Urban heat island effecct, Atlanta, Sustainable Sites, Green Building 101, Greenbuilding 101, LEED, USGBC, Green Architecture, Sustainable architecture, Landscape design
Nighttime thermal imaging of Atlanta by NASA [14] illustrates the urban heat island effect

And for you advanced players in the heat dissipating game, there’s no place left to go but up – Green Roofs [15]!! Here at Inhabitat, our preference for green roofs runs a close second only to prefab buildings. There is a huge variety of green roof construction systems to fit nearly every building type and location. Stay tuned to Inhabitat for more on greening your roof in the near future.

Cutler Anderson Architects, Green roof, Sustainable Sites, Green Building 101, Greenbuilding 101, LEED, USGBC, Green Architecture, Sustainable architecture, Landscape design
Cutler Anderson Architects [16] is unmatched in their approach to site sensitivity. Their Reeve Residence proves how elegant and intregal to the design a green roof can be.

4) Where is your water going?: Maybe you’re not yet ready to capture and recycle rainwater, but any precipitation that isn’t soaked up by your lawn runs straight into your city’s storm water system. While this is a natural thing for water to do, it nevertheless picks up the oil, antifreeze, fertilizer, and pesticides that have accumulated in your yard or driveway, contaminating the water system and contributing towards erosion. You can reduce this negative environmental impact simply by directing run-off from driveways and gutters toward your lawn, and providing enough depression for the grass to hold the rainwater a little longer, letting it filter naturally.

Soil erosion, runoff, farming terraces, Sustainable Sites, Green Building 101, Greenbuilding 101, LEED, USGBC, Green Architecture, Sustainable architecture, Landscape design
Left: unmitigated runoff contributes to erosion, water contaminates
Right: Farmers use terraces to hold water for greater absorption and to limit erosion

5) Not all bugs are bad: Rather than spreading poison to eradicate those pesky aphids from your tomato plants, consider some of the alternatives. Thankfully, organic pest control has finally become widely available. Nematodes, diatomaceous earth, and orange peel are just a few of the ways you can fight insects without chemicals. Again, your local garden supply stores should be able to help you choose a product for your specific problem.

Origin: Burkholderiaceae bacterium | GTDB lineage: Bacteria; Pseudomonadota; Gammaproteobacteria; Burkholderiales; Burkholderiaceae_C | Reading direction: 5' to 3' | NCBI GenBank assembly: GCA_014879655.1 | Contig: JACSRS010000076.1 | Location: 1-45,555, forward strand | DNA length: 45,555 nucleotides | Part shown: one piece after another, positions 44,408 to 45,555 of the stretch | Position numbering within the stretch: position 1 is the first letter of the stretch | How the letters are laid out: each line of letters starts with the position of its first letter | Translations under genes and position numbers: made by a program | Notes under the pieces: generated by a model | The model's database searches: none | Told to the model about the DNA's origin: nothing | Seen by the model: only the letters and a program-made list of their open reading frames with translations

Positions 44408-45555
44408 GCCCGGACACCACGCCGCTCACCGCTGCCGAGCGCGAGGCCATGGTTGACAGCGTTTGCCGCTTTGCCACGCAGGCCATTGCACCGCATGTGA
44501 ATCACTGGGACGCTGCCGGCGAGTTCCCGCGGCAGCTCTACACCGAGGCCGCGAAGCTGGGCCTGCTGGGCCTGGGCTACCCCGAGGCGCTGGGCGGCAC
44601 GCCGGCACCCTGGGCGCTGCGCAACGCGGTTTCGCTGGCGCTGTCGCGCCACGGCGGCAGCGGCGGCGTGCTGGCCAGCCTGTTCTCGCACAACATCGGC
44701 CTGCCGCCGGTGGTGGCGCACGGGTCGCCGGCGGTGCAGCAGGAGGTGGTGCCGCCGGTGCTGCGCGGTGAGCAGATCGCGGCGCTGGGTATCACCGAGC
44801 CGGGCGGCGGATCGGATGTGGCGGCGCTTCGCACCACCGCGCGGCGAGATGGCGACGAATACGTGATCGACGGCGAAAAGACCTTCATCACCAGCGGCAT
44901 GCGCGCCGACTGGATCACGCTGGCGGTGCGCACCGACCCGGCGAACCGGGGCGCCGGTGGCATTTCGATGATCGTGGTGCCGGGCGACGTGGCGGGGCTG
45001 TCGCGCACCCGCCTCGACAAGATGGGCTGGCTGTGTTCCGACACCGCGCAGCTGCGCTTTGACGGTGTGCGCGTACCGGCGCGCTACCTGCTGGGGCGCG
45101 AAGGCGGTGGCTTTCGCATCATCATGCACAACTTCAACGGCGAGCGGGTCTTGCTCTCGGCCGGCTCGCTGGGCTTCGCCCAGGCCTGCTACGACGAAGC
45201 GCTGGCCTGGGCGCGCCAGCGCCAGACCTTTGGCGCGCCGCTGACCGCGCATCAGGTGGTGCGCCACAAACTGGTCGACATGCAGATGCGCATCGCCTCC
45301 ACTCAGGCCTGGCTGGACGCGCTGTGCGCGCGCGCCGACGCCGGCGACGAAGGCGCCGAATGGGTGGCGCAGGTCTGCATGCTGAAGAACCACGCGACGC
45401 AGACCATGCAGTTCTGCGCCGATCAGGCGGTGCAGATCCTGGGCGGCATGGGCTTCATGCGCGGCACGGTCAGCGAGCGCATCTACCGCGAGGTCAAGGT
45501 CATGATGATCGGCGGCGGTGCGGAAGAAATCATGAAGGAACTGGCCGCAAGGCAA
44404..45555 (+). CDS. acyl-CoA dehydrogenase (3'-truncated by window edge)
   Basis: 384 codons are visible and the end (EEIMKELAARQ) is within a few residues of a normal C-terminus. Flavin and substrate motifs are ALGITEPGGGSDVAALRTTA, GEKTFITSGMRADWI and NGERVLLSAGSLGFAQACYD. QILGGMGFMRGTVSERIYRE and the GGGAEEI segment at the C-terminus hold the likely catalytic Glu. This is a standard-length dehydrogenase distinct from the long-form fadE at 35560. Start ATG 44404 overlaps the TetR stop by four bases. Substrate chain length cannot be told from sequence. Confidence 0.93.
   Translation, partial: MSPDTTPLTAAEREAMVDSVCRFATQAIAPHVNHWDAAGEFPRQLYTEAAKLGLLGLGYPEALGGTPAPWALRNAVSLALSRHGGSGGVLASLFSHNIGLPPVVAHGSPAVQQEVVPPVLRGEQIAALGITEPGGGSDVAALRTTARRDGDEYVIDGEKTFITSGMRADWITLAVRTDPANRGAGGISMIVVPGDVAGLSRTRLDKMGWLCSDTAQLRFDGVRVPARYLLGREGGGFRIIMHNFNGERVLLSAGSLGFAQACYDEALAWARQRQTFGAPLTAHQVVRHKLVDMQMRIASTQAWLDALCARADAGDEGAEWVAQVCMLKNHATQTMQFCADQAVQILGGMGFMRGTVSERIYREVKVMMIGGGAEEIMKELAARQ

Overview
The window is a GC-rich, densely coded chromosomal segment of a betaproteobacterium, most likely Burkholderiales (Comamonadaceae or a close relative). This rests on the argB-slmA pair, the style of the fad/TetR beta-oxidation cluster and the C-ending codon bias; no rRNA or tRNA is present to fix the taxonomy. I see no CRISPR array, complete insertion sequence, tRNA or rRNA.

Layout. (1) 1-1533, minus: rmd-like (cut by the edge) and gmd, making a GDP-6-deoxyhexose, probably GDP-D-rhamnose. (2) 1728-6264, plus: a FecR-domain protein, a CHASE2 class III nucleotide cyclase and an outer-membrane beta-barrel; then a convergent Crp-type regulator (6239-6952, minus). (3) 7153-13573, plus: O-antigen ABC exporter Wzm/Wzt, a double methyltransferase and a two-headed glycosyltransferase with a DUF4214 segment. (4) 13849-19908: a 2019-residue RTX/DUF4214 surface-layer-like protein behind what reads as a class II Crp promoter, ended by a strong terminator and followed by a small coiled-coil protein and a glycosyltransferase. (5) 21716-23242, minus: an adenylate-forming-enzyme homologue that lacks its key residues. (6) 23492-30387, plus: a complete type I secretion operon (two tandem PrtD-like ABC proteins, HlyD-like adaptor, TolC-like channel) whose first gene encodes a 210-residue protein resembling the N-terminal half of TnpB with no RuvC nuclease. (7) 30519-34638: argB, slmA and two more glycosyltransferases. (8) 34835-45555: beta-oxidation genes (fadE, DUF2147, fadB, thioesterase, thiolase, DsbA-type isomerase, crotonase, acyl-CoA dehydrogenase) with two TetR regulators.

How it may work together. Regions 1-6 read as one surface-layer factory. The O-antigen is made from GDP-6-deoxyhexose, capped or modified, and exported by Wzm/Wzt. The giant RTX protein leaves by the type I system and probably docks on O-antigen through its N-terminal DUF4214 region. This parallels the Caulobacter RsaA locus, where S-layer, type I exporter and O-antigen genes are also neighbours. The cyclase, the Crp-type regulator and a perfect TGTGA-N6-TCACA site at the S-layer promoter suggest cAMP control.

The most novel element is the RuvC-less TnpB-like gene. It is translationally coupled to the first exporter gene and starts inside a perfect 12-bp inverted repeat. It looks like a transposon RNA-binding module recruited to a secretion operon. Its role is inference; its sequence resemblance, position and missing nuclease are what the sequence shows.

bee, wikimedia commons, Sustainable Sites, Green Building 101, Greenbuilding 101, LEED, USGBC, Green Architecture, Sustainable architecture, Landscape design [17]

Next week we will dive more specifically into water conservation, in and outside of the home, so be sure and check back on Wednesday for more Green Building 101!


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URL to article: http://inhabitat.com/green-building-101-sustainable-sites/

URLs in this post:

[1] Image: http://inhabitat.com/blog/2006/07/05/green-building-101-sustainable-sites/

[2] Last week: http://inhabitat.com/blog/2006/06/28/green-building-101-location-community/

[3] USGBC: http://www.usgbc.org/

[4] LEED for Homes: http://www.usgbc.org/DisplayPage.aspx?CMSPageID=147

[5] Taylor Smyth: http://www.taylorsmyth.com/

[6] Pritzker Prize Winner Glenn Murcutt: http://www.pritzkerprize.com/

[7] existing native plants: http://gardening.about.com/od/gardendesign/a/Xeriscaping_2.htm

[8] vinegar: http://experts.about.com/q/Organic-Gardens-728/Organic-Herbicide.htm

[9] xeriscaping: http://www.xeriscape.org/

[10] Colorado Water Wise Council: http://www.coloradowaterwise.org/

[11] Lady Bird Johnson Wildflower Center: http://www.wildflower.org/

[12] USA: http://www.cards2phone.net/phone-cards/USA

[13] microclimates: http://en.wikipedia.org/wiki/Microclimate

[14] NASA: http://www.nasa.gov/centers/goddard/news/topstory/2004/0801uhigreen.html

[15] Green Roofs: http://inhabitat.com/blog/2005/11/13/green-roofs/

[16] Cutler Anderson Architects: http://www.cutler-anderson.com

[17] Image: http://commons.wikimedia.org/wiki/Image:Macro_1_bg_031404.jpg